Gunmen ransack Gaza newspaper office

Palestinian journalists condemn attack as attempt to silence free media in PA.

gunman raising head 88 (photo credit: )
gunman raising head 88
(photo credit: )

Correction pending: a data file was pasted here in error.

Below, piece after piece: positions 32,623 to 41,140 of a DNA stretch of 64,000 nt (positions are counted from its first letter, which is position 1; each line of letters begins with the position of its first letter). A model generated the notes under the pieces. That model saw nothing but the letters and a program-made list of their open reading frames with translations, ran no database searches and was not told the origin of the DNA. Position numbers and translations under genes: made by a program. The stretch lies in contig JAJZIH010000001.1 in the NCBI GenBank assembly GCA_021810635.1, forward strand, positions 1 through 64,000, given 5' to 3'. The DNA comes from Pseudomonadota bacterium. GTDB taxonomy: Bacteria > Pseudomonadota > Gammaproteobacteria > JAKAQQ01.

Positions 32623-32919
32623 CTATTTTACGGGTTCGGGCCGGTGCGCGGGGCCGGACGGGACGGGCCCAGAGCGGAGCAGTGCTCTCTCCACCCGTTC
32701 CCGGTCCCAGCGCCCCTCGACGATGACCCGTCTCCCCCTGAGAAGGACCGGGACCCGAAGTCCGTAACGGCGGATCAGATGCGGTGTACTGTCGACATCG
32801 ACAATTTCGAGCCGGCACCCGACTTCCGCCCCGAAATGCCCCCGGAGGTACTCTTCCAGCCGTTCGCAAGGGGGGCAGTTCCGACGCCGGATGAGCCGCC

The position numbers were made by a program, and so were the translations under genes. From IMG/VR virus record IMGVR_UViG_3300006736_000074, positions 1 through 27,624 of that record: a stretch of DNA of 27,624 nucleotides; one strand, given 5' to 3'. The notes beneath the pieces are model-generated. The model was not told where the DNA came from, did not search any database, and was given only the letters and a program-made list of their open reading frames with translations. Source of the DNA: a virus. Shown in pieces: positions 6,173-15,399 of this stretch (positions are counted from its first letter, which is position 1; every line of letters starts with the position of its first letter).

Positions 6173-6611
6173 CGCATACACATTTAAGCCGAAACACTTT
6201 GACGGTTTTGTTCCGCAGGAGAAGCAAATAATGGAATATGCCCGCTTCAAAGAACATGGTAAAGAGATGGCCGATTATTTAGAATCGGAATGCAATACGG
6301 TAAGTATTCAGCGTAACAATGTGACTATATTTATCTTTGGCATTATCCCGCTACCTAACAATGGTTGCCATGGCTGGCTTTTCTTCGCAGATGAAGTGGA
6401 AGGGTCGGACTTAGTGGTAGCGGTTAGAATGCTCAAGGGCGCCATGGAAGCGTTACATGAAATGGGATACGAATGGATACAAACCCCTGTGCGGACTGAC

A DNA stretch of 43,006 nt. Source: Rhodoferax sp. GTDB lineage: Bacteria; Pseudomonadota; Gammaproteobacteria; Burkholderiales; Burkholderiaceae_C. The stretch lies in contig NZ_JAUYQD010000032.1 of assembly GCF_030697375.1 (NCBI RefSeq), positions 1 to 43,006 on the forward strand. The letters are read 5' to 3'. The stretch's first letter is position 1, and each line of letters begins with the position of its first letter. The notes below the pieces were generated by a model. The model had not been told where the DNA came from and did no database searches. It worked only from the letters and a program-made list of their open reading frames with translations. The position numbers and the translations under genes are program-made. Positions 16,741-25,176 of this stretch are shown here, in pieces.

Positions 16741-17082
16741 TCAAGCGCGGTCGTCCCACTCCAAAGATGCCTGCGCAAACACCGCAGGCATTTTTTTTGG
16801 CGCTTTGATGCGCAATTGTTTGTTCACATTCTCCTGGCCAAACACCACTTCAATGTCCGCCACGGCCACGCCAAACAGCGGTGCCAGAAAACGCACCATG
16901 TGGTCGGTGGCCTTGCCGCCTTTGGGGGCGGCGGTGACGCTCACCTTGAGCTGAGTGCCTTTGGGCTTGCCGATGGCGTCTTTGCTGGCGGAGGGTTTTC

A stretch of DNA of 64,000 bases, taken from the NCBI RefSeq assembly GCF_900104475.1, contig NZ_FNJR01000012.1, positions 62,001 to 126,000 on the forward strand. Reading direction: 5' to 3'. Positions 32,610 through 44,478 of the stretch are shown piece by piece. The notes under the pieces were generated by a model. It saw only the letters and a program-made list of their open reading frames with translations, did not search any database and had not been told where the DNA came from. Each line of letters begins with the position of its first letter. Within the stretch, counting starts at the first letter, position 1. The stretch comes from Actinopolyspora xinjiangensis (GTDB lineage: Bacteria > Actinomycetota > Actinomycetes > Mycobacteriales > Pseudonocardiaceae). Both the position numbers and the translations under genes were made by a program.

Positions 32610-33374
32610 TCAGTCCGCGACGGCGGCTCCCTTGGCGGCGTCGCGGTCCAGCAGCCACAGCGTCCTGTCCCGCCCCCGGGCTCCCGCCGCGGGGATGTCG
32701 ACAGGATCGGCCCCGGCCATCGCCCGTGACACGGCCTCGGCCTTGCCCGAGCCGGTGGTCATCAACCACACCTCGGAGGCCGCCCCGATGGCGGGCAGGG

A group of gunmen on Sunday went on a rampage inside the offices of the online newspaper Donia al-Watan in Gaza City, destroying furniture and equipment and threatening to kill the editor-in-chief, Abdallah Issa. No one was hurt in the attack, the latest in a series of assaults on journalists and media organizations in the West Bank and Gaza Strip. Donia al-Watan is an independent newspaper that has been reporting extensively on corruption and lawlessness in the Palestinian Authority - issues that the PA-controlled media often tend to ignore. Sources in the newspaper said the attackers were members of one of the Palestinian factions, but refused to elaborate. According to the sources, the gunmen were sent by the secretary-general of the faction to attack the offices and threaten the editor-in-chief following a critical report about him that appeared in the newspaper recently. Palestinian journalists and political activists strongly condemned the attack as an attempt to silence the voices of the free media in PA-controlled areas. "This is an assault on the freedom of expression," said a statement issued by the Palestinian National Initiative group. "This is also an attempt to silence the brave voices at a time when we are in need of the words of truth." Aziz Matar, an engineer and columnist from Ramallah, described the assailants as "mercenaries." He added: "We must not allow our country to be dominated by a group of corrupt people and criminals. This attack won't force us to change our policy of unmasking all those who are corrupt and we will continue to oppose anarchy and lawlessness." Imtiyaz al-Mughrabi, who writes regularly for Donia al-Watan, said the only way to deal with anarchy is by confiscating illegal weapons "that are being used against our children, women and elderly, as well as our writers." Over the past few years, several Palestinian journalists and newspapers were attacked by unidentified gunmen. In March 2004, gunmen shot and killed Khalil Zaban, editor of a Gaza-based weekly specializing in human rights that had waged a campaign against corruption in the PA. The attack came as PA security forces launched a massive campaign in various parts of the Gaza Strip in a bid to restore law and order. The campaign, ordered by PA Chairman Mahmoud Abbas, comes amid growing criticism of the PA's failure to fight crime. During the campaign, gunmen stole a PA police vehicle in the Nussairat refugee camp in the central Gaza Strip. PA security officials said the crackdown was directed only against criminal elements and that there would be no attempt to confiscate weapons belonging to various Palestinian militias, including Fatah, Hamas and Islamic Jihad. In a related development, scores of Palestinians staged a sit-in strike in Gaza City to protest against the PA's failure to capture the assassins of university lecturer Yasser al-Madhoun, who was killed last year. Madhoun, who taught at al-Azhar University, was gunned own by unidentified gunmen. The motives behind the murder remain unclear. In more scenes of lawlessness, three Palestinians were murdered in Ramallah over the past week. One of them was a 75-year-old woman.